Addy Lusk, who was recently named Ms President US for Murray by the organization of the same name, stands with her brother, Maddox, who inspired her to choose autism awareness for her campaign platform.

MURRAY – A local sixth-grader recently won a contest that promotes civic engagement.

Addy Lusk, 11, attends Calloway County Middle School and was recently chosen as Ms President US for Murray. The organization said she won the election, which occurred on March 21 via Zoom, for the town of Murray.

Ms President US, Inc. is a nonpartisan nonprofit dedicated to motivating and preparing girls to aim for the highest civic leadership positions. Addy was one of several students who campaigned for the title in their hometowns, and her campaign presentation may be viewed at The organization said girls from fourth to eighth grades tackled a wide range of important topics, such as reducing pollution, animal protection, diversity and many others. 

Addy’s mother, Elizabeth Lusk, is a Girl Scout leader, and Addy said they both learned about the contest through her troop. After watching a few videos of past winners’ presentations and learning more about the organization, Elizabeth registered her for the contest. Since the participants were supposed to campaign on an issue about which they felt passionate, Addy chose autism awareness. 

“Basically, they said you could address an issue in the campaign that you felt strongly about or wasn’t brought up in your community enough,” Addy said. 

Addy said she chose her platform because her brother, Maddox, has autism. April is National Autism Awareness Month, which happens to also be the birth month for Maddox, who turned 6 last Saturday. Addy had previously written a speech about autism for her speech team, so she decided to adapt it into a campaign speech for the Ms President US. She said she got help from speech coaches Scott Bonneau – who teaches seventh grade social studies – and Jennifer Dunnaway, who teaches eighth grade social studies and serves on the Kentucky High School Speech League Board of Directors.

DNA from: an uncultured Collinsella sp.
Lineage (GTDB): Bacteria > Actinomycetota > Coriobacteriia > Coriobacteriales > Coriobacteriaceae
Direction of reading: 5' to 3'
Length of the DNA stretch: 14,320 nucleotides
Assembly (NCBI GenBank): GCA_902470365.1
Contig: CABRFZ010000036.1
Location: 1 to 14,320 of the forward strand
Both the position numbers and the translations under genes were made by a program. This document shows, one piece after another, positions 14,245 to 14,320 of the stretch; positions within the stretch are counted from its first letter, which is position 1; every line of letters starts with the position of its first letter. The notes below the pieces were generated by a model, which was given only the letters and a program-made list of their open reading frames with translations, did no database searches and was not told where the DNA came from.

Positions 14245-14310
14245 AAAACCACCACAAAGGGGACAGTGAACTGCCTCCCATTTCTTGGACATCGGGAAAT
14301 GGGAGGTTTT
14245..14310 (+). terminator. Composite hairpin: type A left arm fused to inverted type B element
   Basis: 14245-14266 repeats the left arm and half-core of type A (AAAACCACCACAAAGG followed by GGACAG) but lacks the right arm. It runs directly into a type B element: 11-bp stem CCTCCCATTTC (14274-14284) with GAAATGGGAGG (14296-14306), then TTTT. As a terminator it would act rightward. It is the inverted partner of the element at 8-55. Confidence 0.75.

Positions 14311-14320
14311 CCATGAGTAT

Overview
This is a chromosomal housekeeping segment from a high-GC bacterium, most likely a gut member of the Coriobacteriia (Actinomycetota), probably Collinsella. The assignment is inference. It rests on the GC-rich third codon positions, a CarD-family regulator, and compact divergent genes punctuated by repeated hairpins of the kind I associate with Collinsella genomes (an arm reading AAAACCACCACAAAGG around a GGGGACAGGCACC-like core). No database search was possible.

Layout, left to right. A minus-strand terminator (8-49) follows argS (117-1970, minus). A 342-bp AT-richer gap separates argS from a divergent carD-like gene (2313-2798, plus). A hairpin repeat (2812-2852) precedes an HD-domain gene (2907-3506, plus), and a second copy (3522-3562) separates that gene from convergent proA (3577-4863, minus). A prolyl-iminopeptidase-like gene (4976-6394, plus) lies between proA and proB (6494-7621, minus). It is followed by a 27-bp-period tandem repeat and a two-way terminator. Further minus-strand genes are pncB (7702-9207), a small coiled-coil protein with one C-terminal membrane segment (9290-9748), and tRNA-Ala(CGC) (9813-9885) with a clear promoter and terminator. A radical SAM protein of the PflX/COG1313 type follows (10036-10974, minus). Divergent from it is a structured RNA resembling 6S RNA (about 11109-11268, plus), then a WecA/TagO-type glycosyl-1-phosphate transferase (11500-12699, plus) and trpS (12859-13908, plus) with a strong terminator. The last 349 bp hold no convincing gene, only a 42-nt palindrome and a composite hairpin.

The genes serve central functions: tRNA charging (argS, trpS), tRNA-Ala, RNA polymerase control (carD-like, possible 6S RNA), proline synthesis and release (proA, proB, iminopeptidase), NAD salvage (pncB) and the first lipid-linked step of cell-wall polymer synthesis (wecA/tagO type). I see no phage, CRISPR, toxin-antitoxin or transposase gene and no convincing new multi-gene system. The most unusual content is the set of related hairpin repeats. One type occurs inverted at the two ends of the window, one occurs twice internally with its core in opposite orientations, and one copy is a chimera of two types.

“I originally did this for the speech team because I had to do a speech for school,” Addy said. “My speech directors helped me revise it, edit it and get my points in there. I actually got state semifinalist with this speech, so I thought, ‘If this is what I want to talk about, why don’t I just use this speech?’”

One of the things Addy focused on in her speech was that scientists believe genetics is one of the primary causes of autism. She noted that some people believe in the myth that vaccines can cause autism even though there is no scientific evidence to support that theory.

In her speech, Addy listed Albert Einstein, Apple founder Steve Jobs and “Alice’s Adventures in Wonderland” author Lewis Carroll as historical figures believed to have had autism.

“I talked about the biases people have because there are still strong biases that people have (associated with autism),” Addy said. “Then I talked about the famous people (with autism) to prove the point that there’s no limitation to being autistic. … Autism doesn’t limit what you can do. (All people) have limits, but at the same time, autism doesn’t make those limits. You make your limits.”

Winners of Ms President US have traditionally done things like meeting with their town’s mayor to promote their cause, but Addy said those types of plans will have to be on hold until the COVID-19 pandemic subsides some more. In the meantime, she said she hopes to promote autism awareness through social media.

“I was hoping to raise autism awareness so that people knew more about it,” she said. “I was planning to post things on social media about autism and basically talking about how people who have autism are different, but how we don’t need to treat them differently … Right now, with COVID, it’s kind of hard to do things like (public events), so as far as I’m concerned right now, I’m just posting on social media until we get restrictions lifted and it’s not as hard.”

Elizabeth said she is very proud of her daughter, adding that besides the speech team, Addy is in band, plays volleyball, participates in 4-H and makes all A’s. She also participates in a program called the “50 Yard Challenge,” in which she has mows lawns for people who can’t do it themselves.

“She’s just an awesome kid all around,” Elizabeth said, beaming. “She deserves this. I can’t say enough about her.”